The Radha of Etria are in desperate need of a hero. In recent weeks, a series of earthquakes have shook the city and the uncharted land that lay beyond it. As a seasoned Highlander, you are summoned by the Radha Councilman to investigate the phenomenon and report all findings to him. Before embarking on your quest, you are ‘tested’ by the Councilman to receive ‘official’ recognition from the Radha.
Etrian Odyssey IV: Legends of the Titan is a JRPG dungeon crawler for Nintendo 3DS. Seen from a third-person perspective, the player must explore dungeons and map out their progress using the Nintendo 3DS’ touch screen. Using a grid system with drawing tools, the mapping system keeps track of your location as you move. By using the stylus, you must select from a variety of tools to draw solid lines around previously visited areas, drop icons to indicate specific objects like doors, and even use footnotes to leave descriptions.
The mapping system is simple to use, but advance enough to give you some flexibility. An eraser tool is present to remove mistakes and a limited color palette is present to color in areas to represent dirt, grass, etc. While the game’s premise is to uncover the source to all the recent earthquakes plaguing Etria, you are required to map out every dungeon you visit to actually ‘clear’ them. This concept is not only original, but it adds an element of interaction that is not commonly found in role-playing games.
When you’re not mapping dungeons, you’re exploring them for clues, hidden rooms and items to help assist you in your adventure. When you approach something related to the story, your party members will either mutter a questionable ‘Hmm?’ or start a conversation. The game rarely leaves the player in the dark. However, it’s still important to explore every inch of a dungeon. Some have hidden doors that will lead to rooms that are otherwise inaccessible.
Like most JRPGS, enemy encounters are completely random. Combat is turn-based and relies on a menu system to issue commands to your party. Aside from attacking your foes, you can use special skills (i.e. magic), defend a specific teammate, switch the position of party members and even use items like Medica to heal. There is also an option to escape from battle if needed. You can also use a Grimoire Stone to borrow skills from members of your party. The stone will record the known skills of both the selected character and current enemies on-screen. When equipped, you can use the acquired skills during combat. So if the character you siphoned skills from has the Medic ability, you can assist in healing your party during battle. The Grimoire Stone plays an important role during combat; it should be used whenever possible.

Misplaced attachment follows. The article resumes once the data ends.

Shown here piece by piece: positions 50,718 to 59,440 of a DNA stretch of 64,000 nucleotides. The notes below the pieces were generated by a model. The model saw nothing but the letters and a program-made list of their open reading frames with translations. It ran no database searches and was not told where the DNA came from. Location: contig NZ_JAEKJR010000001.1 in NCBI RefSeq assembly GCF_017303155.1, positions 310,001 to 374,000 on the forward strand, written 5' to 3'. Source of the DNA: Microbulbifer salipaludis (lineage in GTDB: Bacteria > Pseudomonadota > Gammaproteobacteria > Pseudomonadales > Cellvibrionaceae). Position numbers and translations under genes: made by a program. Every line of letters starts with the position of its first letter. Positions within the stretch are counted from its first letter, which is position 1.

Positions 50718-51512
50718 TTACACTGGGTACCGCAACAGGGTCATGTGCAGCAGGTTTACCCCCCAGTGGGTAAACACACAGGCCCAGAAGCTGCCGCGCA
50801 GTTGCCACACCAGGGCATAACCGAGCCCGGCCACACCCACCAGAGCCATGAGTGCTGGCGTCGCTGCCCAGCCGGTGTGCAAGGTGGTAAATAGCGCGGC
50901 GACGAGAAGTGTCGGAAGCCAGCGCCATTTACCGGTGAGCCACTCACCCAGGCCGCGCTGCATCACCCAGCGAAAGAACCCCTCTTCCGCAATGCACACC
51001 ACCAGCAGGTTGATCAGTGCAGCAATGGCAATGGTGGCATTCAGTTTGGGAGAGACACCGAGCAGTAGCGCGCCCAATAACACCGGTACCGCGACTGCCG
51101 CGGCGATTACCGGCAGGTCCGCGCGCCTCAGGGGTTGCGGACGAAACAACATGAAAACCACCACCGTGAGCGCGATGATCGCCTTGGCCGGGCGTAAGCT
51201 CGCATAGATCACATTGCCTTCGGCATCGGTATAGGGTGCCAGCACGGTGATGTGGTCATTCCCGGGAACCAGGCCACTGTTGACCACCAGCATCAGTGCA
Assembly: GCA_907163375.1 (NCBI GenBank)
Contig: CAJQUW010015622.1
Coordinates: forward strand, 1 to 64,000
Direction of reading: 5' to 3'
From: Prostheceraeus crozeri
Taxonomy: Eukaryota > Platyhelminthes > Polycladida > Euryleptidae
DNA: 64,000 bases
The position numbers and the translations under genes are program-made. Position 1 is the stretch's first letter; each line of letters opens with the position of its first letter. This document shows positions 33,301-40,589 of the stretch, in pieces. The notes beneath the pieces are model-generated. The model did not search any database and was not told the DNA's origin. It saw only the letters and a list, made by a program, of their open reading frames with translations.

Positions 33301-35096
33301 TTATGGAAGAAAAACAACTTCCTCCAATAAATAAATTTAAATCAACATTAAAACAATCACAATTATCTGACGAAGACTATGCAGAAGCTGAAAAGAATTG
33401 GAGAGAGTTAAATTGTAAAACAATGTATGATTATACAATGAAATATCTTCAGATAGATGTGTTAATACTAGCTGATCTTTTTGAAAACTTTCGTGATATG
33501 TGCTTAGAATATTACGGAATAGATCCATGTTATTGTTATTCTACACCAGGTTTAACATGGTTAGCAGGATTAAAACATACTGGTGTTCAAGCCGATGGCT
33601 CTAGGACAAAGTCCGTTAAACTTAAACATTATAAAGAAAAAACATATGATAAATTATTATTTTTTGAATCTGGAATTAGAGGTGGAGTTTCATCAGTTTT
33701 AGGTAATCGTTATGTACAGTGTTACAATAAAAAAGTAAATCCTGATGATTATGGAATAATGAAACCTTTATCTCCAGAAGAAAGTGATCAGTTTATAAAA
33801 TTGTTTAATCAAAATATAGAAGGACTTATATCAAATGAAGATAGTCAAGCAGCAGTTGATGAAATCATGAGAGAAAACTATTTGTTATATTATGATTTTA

When you’re back in town at Verda Plaza, you can visit the Rooster Inn to rest, heal and save a game in progress. The local watering hole, the Golden Deer Pub, is where you can accept local quests, discuss information with a barmaid named Valerie, and report quest results. The Explorer’s Guild is used to form your own guild. Here you can change a character’s class and rest your party for free. You are allowed up to 25 character slots for your guild. Radha Hall is where all missions for the main story are received. When a mission is completed, you must visit the Councilman in Radha Hall to further the story.
The touch screen controls are Etrian Odyssey IV’s most unique feature. By using the mapping system, you can use the stamp tool to draw a route to auto walk to a destination. This feature is actually quite convenient in larger dungeons. Plus, you can still ‘draw’ your map while your party walks. The directional pad and face buttons respond well during the game. The analog stick, though, can only be used to scroll through the map you are currently drawing. Gamers who prefer to use the analog stick for gaming may find this disappointing.
Etrian Odyssey IV’s graphics are downright beautiful; they use a combination of 3D for the environments and 2D for the character illustrations. The only drawback is that some of the dungeons look very similar. The character illustrations are on par with previous Atlus releases, so fans will be pleased by the level of quality given to the characters. The creatures that inhabit the dungeons manage to impress as they dance around the screen during combat. Tree Rats, in particular, look the part with their enormously large ears.
Etrian Odyssey IV: Legends of the Titan for 3DS is one of the greatest JRPGs to ever grace a handheld system. The combat system benefits greatly from the Grimoire Stone system and the mapping mechanic adds a unique twist to an otherwise excellent game. Fans of the role-playing genre, and fans of Atlus releases in general, need to play this game; it’s that simple.
Platform: Nintendo 3DS
ESRB: T (Teen)
|Beautiful 2D illustrations and colorful 3D environments.|
|A memorable soundtrack enhances the experience.|
|An intuitive mapping system compliments the gameplay.|
|Gamers will enjoy Etrian Odyssey IV's unique approach to the genre.|